The President’s Job Is Confidence
Obama Adminstration officials announced this morning that they would do whatever is necessary to keep banks capitalized, which means of course that more money will flow to the big financial institutions. This makes perfect sense and continues the policies begun in the fall under President Bush, and are exactly the sort of guarantees that need to be made again and again until the panic recedes and the recovery begins.
The Administration could also highlight its steps to assure that banks are loaning money at reasonable rates to businesses and to individual borrowers. This too has been happening but the president’s political agenda –stressing dire circumstances in order to power the porkulus forward– obscured all that has been happening to unfreeze the credit markets.
The president will address Congress tomorrow night, and the D.C. Examiner reports he will focus on restoring confidence. A little late on that, but a welcome change in tone still. There’s a lot of buyers’ remorse accumulating and a lot of wobbly confidence in the president’s ability to run all these trains and especially to control the left wing of his party. The need for optimism in the Oval Office is a constant, and if the new president has figured that out, that will be a big plus. If tomorrow night is another furrowed brow session, another decline in his approval numbers will follow. The “hope and change” crowd didn’t sign up for President Eeyore.
It doesn’t take much effort to find dozens of reasons to be very optimistic about the economic future of the country. Here is one report in the New York Times underscoring that “the United States ranked No. 1 in the world for technology use and skills by consumers,” which telegraphs an extraordinary efficiency which in turn will power productivity and the continued rise of very efficient manufacturers competing for the dollars of very savvy customers. There’s a reason that Amazon’s profits soared 9% in the fourth quarter –it is very good at what it does and American consumers are rewarding it. This is the sort of thing that the president needs to emphasize when he talks about the economy –not only the manifest trials facing millions, but also the successes and opportunities. Over and over again financial experts point out that the panicked selling has led to a “once-in-a-generation” opportunity to buys stocks or real estate at discounted prices, but the news is not being widely believed because the MSM in concert with the new Administration is still invested with the “woe is us, look what we inherited” narrative.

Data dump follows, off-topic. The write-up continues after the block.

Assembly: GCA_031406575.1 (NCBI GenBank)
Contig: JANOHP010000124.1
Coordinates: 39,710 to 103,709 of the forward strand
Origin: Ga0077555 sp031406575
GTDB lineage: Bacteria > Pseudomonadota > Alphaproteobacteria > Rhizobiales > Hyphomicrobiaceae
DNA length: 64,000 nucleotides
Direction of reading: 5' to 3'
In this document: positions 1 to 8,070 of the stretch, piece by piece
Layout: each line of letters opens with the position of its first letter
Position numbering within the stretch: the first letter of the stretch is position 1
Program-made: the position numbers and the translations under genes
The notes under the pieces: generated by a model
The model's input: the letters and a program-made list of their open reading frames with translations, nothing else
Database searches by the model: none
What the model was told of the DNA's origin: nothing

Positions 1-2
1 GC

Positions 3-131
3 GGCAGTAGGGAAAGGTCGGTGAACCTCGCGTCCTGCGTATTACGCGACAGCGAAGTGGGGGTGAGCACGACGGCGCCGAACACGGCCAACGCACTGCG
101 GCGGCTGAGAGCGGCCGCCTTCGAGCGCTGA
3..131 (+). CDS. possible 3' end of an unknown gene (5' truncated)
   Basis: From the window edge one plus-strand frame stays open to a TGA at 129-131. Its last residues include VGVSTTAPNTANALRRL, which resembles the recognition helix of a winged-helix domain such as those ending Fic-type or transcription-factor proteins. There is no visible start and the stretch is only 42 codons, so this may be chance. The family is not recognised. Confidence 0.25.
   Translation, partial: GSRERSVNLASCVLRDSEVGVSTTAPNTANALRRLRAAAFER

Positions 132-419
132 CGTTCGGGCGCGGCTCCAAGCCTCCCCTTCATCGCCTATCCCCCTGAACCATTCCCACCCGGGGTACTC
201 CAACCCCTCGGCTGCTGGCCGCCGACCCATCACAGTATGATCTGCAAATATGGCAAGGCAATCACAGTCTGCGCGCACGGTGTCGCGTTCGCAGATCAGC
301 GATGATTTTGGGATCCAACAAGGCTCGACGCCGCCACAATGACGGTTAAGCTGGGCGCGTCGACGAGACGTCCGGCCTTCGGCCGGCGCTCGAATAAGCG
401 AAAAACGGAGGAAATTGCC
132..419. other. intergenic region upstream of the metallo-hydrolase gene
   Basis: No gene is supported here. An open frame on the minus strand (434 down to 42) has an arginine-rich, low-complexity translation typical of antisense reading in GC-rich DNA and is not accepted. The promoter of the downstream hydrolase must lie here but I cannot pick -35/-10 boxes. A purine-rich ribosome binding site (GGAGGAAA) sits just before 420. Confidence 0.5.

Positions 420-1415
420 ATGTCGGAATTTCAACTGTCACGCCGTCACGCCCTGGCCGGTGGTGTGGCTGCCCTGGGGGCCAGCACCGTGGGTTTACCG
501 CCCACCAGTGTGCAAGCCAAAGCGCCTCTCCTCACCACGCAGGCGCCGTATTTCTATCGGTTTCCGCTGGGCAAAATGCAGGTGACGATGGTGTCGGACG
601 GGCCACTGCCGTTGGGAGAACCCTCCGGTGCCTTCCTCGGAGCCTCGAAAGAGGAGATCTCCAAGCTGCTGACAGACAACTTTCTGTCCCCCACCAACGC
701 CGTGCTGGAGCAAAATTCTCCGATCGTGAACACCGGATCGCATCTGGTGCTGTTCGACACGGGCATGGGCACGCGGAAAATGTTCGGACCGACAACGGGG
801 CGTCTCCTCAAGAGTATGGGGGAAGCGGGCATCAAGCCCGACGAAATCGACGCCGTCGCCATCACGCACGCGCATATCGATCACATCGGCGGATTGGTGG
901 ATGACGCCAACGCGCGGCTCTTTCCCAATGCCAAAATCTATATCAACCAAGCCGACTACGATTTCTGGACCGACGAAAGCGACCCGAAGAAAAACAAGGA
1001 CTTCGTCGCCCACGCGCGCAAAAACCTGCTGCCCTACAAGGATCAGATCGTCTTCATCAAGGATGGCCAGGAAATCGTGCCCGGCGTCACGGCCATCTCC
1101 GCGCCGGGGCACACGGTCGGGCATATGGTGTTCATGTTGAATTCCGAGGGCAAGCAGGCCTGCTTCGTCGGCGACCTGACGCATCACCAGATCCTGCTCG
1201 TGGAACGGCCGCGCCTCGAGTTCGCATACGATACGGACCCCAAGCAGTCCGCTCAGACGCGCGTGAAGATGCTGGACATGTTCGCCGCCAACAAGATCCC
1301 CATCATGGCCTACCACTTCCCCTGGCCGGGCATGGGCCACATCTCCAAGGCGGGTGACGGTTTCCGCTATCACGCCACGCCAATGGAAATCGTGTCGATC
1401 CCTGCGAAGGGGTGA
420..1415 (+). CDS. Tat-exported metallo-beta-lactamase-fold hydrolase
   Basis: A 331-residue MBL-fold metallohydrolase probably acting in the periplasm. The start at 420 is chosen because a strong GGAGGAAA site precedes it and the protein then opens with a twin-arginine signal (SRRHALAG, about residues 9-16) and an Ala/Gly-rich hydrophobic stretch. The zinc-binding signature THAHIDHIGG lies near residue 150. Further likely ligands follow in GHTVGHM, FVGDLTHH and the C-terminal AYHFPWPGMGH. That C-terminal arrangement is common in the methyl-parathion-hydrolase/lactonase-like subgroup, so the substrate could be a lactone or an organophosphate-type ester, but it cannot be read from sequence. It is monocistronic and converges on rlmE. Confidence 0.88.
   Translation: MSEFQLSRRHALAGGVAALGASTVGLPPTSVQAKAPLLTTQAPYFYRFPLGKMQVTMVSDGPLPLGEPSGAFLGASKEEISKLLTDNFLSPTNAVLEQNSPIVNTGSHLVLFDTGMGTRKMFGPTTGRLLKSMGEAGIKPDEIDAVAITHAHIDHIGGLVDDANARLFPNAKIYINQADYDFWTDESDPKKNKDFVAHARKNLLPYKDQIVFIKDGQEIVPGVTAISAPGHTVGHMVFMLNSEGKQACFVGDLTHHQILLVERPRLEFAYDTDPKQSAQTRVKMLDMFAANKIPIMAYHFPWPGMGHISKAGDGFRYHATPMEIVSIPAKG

It may be that the public opinion polling is telling President Obama that such arguments don’t work for long and may have already stopped working. It is his economy now, and his policies that are responsible for rebuilding the consumer confidence on which renewed economic growth depends. Getting started today and tomorrow is a welcome, though overdue, change.